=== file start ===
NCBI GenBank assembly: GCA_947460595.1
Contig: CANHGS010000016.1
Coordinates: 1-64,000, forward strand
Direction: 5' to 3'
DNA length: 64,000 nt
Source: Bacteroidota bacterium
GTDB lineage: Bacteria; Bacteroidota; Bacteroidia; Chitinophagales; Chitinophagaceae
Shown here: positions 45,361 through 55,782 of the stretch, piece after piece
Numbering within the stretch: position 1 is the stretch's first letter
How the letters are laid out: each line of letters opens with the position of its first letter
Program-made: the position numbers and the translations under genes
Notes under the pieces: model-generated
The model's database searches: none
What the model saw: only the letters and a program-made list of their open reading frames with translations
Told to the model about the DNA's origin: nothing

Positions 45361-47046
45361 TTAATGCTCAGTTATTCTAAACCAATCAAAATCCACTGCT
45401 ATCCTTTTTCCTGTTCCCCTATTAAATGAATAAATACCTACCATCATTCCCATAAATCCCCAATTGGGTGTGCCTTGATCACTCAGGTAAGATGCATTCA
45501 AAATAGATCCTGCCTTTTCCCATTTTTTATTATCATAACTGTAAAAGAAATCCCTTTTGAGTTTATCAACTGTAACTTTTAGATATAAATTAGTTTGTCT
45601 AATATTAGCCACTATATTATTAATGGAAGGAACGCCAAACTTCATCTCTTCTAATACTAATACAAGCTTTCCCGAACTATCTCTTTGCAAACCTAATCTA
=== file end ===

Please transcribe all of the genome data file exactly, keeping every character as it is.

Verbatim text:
NCBI GenBank assembly: GCA_947460595.1
Contig: CANHGS010000016.1
Coordinates: 1-64,000, forward strand
Direction: 5' to 3'
DNA length: 64,000 nt
Source: Bacteroidota bacterium
GTDB lineage: Bacteria; Bacteroidota; Bacteroidia; Chitinophagales; Chitinophagaceae
Shown here: positions 45,361 through 55,782 of the stretch, piece after piece
Numbering within the stretch: position 1 is the stretch's first letter
How the letters are laid out: each line of letters opens with the position of its first letter
Program-made: the position numbers and the translations under genes
Notes under the pieces: model-generated
The model's database searches: none
What the model saw: only the letters and a program-made list of their open reading frames with translations
Told to the model about the DNA's origin: nothing

Positions 45361-47046
45361 TTAATGCTCAGTTATTCTAAACCAATCAAAATCCACTGCT
45401 ATCCTTTTTCCTGTTCCCCTATTAAATGAATAAATACCTACCATCATTCCCATAAATCCCCAATTGGGTGTGCCTTGATCACTCAGGTAAGATGCATTCA
45501 AAATAGATCCTGCCTTTTCCCATTTTTTATTATCATAACTGTAAAAGAAATCCCTTTTGAGTTTATCAACTGTAACTTTTAGATATAAATTAGTTTGTCT
45601 AATATTAGCCACTATATTATTAATGGAAGGAACGCCAAACTTCATCTCTTCTAATACTAATACAAGCTTTCCCGAACTATCTCTTTGCAAACCTAATCTA